GIB WILLIAMSON

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First published December 2013


The following is extracted from a book that Gib is writing about his life and music.......


Music on Board

I had been travelling the world, just having the greatest of times.  I had bought a guitar in Naples on one of my trips.  Lots of guys on board used to play and sing.  The gays were masters at entertainment.  They all played the piano and guitar, sang and danced.  I soon picked up how to play a few chords. 

The great names of show business were just becoming famous: Elvis Presley, Johnny Mathis, Buddy Holly, the Big Bopper, The Shadows – Fats  Domino great stars at the beginning and huge stars now.  We had a little combo band on the ship, just a guitar band, easy to carry our instruments.  We played in America, New York Los Angeles , North and South Carolina, Charleston , Canada, Philippines, Africa - anywhere we could con our way into playing.  Just to see girls really.  Although I loved the navy life I thought I could do well in a guitar band, as that’s what was sweeping the world at the time. 

One of the guys in the cabin had a record player - no IPods or CDs in those days.  He had three Johnny Mathis LPs that he played continuously.  Johnny Mathis was the Elvis of the day, but after three months of rotation music we chucked everything out the porthole; we didn’t think it was cruel at the time.  We had been so brainwashed with the music day and night, none of us could get to sleep unless it was playing.  We all chipped in to get him a new one in the next port.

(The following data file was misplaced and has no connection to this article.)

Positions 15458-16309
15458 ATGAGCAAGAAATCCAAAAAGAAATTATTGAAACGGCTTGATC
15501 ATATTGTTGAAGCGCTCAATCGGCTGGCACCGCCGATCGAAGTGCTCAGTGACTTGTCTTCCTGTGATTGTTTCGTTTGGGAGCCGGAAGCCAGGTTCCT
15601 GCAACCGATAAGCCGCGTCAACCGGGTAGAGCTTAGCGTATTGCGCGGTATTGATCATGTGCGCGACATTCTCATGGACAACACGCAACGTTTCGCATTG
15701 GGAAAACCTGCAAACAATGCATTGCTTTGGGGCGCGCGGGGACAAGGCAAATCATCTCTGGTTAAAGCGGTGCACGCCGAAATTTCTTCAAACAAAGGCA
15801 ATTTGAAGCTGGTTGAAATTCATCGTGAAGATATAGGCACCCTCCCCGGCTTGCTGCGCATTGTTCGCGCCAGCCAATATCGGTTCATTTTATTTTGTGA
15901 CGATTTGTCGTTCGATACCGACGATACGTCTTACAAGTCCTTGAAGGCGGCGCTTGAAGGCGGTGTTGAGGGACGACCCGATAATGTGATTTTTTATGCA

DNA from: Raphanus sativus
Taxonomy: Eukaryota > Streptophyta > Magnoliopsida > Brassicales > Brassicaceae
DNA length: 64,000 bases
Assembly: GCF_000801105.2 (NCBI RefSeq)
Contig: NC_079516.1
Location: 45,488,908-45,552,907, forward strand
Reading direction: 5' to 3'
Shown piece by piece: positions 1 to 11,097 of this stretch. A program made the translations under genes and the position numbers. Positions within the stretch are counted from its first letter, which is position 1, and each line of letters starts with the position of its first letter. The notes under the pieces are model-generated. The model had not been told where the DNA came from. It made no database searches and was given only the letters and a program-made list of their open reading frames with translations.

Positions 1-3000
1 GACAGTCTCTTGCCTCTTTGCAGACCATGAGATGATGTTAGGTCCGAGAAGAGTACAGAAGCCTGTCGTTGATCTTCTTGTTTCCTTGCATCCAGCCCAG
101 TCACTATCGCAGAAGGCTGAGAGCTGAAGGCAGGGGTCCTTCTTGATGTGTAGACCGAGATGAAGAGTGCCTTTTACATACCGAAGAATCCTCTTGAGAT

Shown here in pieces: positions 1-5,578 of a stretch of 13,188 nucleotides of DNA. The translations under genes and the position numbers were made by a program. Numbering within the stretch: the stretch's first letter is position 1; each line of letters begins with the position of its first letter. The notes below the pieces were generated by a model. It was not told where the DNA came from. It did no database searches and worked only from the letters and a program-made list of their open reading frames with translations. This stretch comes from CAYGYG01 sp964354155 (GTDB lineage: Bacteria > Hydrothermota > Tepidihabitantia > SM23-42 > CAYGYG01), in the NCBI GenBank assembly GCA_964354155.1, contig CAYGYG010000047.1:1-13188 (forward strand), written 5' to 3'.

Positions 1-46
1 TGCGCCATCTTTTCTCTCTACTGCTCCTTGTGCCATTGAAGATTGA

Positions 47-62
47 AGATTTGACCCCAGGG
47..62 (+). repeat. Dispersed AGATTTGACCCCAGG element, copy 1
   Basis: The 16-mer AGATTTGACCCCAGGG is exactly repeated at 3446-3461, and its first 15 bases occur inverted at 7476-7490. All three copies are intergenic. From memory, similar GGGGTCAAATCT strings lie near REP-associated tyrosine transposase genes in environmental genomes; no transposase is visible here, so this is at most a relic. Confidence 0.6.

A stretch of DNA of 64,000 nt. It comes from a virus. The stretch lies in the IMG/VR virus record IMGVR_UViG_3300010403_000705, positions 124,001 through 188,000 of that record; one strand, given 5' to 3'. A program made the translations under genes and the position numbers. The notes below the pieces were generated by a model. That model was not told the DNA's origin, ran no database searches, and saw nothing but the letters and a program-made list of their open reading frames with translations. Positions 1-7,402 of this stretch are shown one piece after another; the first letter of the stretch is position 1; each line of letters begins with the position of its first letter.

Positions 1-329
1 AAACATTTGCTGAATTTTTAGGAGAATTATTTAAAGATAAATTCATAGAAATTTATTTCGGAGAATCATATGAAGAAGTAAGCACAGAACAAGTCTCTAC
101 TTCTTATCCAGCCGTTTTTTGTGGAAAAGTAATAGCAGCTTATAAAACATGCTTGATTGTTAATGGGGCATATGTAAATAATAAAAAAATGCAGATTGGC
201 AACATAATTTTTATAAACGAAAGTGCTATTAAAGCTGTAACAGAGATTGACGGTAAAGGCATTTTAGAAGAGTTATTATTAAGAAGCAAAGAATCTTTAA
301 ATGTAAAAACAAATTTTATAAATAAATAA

I had sort of dipped my feet in the water (so to speak) guitar-wise, and on a couple of weeks leave in Britain I had seen a notice in a coffee shop: ‘Guitarist wanted.  Must be good, must play Buddy Holly tunes’.  Holy fuck, I almost wet my pants in excitement.  I grabbed my guitar and shot over to the address.  Nobody was there.  I bashed and kicked the door and shouted.  One of the neighbours said, “They’ve gone out, mate.”  I walked home dejected, kicked all the cans, rubbish bins, cats, and dogs.  I went to the coffee shop the next day and saw a long-haired layabout looking at the ‘guitarist wanted’ note.  I went over and said I was interested in the job but there was nobody home.  He said “Mate, I put this up.  We had someone but he has had to go at the last minute I’m looking for someone and the gig is tonight.  If you’re any good, you can do it.” 

I was as pleased as punch.  We talked about our favourite singers and groups.  I told him that I had been to the States.  He almost gave me a blow job he was so excited that he had found someone.  I sang a couple of songs in the café, no guitar or anything and he said, “Bring your guitar tonight and you’re on.”